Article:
By: Donovan W. Mann – email@example.com
Humboldt, IA – The City of Humboldt is being required to decrease the size of two rock dams in the Des Moines River.
During recent council meetings for the City of Humboldt there has been discussions on the rock dams in West Fork Des Moines River that are in the city limits. City Administrator Travis Goedken confirms that the rocks dams are permitted by the DNR but their current size is not.
The first dam in question is located by the water plant in the northern part of the city. The second dam is located more south by 8th Avenue South. As the case for both dams the DNR and Army Corp of Engineers has received complaints and the city has been found in violation of the dams being too large.
The city administrator confirms that the only part of the agreement the city is found in violation of is the dams need to be made “much smaller.” Goedken says that all the material currently making up the dams came directly from the river bed. No foreign material is allowed as part of the permit and agreements. “That’s the case there” he says. The “only issue” is that the dams do not fit within the specified dimensions.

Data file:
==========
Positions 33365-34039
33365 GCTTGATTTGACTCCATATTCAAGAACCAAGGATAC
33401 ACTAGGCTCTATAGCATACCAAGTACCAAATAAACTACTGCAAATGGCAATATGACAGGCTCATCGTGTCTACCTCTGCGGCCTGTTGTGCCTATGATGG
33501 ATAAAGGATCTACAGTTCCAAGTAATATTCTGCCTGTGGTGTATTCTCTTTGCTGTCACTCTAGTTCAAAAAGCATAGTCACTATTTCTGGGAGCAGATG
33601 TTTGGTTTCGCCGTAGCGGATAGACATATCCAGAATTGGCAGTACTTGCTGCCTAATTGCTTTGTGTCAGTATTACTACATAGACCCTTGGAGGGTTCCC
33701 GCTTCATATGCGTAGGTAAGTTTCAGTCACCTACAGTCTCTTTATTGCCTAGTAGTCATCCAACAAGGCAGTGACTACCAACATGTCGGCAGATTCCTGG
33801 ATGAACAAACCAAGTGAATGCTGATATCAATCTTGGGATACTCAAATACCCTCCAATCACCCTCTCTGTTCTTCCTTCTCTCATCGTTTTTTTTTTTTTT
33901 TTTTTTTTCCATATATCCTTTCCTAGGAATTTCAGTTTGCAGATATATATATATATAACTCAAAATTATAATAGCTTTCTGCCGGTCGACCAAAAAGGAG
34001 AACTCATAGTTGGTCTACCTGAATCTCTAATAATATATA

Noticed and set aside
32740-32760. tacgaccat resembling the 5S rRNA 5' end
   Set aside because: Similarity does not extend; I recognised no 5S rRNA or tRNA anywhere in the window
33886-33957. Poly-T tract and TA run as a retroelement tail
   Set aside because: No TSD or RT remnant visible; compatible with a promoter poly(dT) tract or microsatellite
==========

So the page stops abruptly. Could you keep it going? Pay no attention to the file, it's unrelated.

In order for the city to be in compliance with their permit the rock must be completely removed from the river. Goedken says that the DNR and United States Army Corps of Engineers will not allow the city to “sluff the rock back into the river, where it came from” but rather stock pile it all. The stock piles must be located outside of the flood plains which is more of a problem for the south dam than the north dam.
Goedken says the city has already paid $4,000 this year to have the dams restored to their current state but the total cost to return the dams to proper size is unknown. The city allocates $3,000 a year specifically for these dams to be maintained. The city administrator says he believes they haven’t had to use this money for about seven years. The actual cost of the project is currently unknown due to the city not knowing what work will need to be done. If rock needs to be hauled it will cost more but Goedken has no exact numbers. “All depends on what they’re going to make us do.”
The city is working with the DNR to figure out the solution to the current issue. Goedken says the city is also considering enhancements for the dams to make the fishing environment better for the residents at Humboldt.
Further updates will be provided once details are made available to KHBT.